A year and a half after 17 sailors were killed in naval collisions, the Navy is fully funding two new surface warfare simulation facilities to prevent future problems.
“We have a fully funded plan to build new navigation, seamanship and ship-handling training programs that are integrated,” said Vice Chief of Naval Operations Adm. Bill Moran Tuesday at the Center for Strategic and International Studies in Washington. “There are very modern simulation capacities that are pretty eye watering that exist today in naval aviation, they exist today in the littoral combat ship (LCS) program. If you’ve been through an LCS trainer, they are remarkable trainers. They are the best in the business. We should have that for every ship class in the Navy.”
One will be built in Norfolk, Virginia, and the other in San Diego, California.
“These are large buildings that are going to house multiple simulators of varying degrees of capability and in numbers that allow us to do more reps and sets for our commanding officers, our department heads and our sailors in the fleet,” Moran, who was recently nominated as the new chief of naval operations, said. “That, to me, will make the biggest difference over time in terms of proficiency, experience and the kinds of things we need.”
A comprehensive review of the incidents released in late 2017 found that ship simulators were not up to par.
“I was very disappointed when I went out to the fleet,” Moran said. “My understanding for the baseline what simulators could do in terms of reps and sets and putting people under stressful conditions without putting the platform at risk did not exist in the surface community in areas we thought we needed to accelerate.”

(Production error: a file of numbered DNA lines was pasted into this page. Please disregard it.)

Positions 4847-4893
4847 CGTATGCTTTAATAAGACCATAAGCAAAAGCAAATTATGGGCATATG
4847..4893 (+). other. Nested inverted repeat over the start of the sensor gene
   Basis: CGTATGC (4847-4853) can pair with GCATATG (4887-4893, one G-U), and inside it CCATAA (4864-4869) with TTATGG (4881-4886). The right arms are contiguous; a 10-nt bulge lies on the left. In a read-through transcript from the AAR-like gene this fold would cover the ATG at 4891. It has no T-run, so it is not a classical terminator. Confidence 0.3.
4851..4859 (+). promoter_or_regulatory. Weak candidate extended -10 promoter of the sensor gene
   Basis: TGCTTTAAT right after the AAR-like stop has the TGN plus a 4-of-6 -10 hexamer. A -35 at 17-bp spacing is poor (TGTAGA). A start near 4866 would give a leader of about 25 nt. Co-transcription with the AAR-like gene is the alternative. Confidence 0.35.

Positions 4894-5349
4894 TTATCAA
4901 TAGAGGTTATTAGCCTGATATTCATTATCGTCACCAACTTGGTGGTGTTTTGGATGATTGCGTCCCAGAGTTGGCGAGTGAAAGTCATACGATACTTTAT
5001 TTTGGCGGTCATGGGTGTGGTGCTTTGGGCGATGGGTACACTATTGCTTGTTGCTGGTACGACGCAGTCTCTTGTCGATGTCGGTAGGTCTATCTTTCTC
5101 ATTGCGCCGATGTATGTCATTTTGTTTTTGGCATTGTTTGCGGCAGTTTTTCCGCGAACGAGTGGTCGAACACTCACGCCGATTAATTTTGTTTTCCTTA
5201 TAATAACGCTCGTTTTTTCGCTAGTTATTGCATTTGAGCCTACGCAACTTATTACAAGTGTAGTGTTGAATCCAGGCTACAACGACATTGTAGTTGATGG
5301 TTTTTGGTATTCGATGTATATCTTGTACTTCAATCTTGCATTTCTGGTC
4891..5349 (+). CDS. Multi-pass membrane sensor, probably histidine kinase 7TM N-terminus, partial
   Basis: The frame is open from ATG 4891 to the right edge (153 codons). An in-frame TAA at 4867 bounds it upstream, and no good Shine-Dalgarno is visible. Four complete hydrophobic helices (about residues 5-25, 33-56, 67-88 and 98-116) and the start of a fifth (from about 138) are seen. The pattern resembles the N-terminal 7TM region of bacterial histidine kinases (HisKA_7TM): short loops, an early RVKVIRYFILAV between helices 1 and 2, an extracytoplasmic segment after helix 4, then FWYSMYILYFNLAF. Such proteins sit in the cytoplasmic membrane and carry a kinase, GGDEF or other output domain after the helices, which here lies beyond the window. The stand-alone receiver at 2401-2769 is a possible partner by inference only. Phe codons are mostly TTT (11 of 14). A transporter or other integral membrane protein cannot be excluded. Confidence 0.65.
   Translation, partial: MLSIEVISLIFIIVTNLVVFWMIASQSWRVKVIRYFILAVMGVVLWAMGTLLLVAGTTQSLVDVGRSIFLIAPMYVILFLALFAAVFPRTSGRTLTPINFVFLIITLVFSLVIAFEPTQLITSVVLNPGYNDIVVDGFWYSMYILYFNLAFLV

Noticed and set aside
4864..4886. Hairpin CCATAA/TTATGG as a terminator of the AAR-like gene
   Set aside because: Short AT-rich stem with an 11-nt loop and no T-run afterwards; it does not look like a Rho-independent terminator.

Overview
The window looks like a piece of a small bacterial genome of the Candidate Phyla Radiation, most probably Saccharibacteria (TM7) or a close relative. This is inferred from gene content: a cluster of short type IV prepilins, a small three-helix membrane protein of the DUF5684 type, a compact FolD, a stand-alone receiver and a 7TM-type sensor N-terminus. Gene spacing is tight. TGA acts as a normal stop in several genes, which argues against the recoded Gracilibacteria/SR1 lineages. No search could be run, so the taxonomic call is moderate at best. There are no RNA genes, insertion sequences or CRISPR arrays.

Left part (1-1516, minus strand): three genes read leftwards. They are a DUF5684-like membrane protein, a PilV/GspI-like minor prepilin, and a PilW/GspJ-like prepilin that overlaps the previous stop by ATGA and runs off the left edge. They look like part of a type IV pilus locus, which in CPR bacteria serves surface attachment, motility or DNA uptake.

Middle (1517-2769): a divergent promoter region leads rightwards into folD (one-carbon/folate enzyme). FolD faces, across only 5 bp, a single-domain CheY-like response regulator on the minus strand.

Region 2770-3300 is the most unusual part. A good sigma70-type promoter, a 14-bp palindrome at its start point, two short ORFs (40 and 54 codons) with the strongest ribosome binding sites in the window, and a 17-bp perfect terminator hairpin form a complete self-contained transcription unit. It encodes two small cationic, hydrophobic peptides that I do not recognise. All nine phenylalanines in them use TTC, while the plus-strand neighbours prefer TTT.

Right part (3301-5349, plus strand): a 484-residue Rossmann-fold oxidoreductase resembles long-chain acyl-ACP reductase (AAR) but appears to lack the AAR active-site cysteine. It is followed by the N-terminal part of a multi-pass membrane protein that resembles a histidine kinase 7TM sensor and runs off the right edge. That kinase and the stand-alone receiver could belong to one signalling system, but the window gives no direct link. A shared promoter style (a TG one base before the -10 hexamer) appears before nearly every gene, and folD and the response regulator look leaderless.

The Navy already made some moves to better its simulation problems. The 2017 review found one issue leading to danger on the seas was communication between the bridge and combat information systems.
“We’ve created a bit of a Frankenstein,” Adm. Philip Davidson, the commander of Fleet Forces Command said last January. “There has not been good control of the bridge as a control room in and of itself, on the destroyers specifically, but on our cruisers as well.”
Davidson said vessels that were originally designed and built in the 20th century have had their bridges supplemented with a series of new 21st century navigation technologies that are also used by merchant vessels. However, there is no particular authority in charge of making sure those systems are easy to use, that one ship’s bridge configuration resembles another, or that the shore-side simulators used to train sailors match up with the systems that they’ll actually use when standing watch underway.
The awkward and user-unfriendly configurations stand in stark contrast to the CICs because a single organization, the Program Executive Office for Integrated Warfare Systems, is in charge of designing and equipping them.
Moran said the Navy has since “bolted on” CIC simulators to the existing bridge simulators.
“That is helping the instructors teach some basic communications,” Moran said.
He added that the current simulator infrastructure did not allow sailors to train as much as commanding officers would like, which is why the new buildings will come in handy.
Moran was quick to point out that simulators are a complement, not a replacement for at-sea time.
The Navy also took steps to better at-sea time for surface warfare officers.
“We changed the career paths for surface warfare officers so they go to sea more often and for greater periods of time,” Moran said.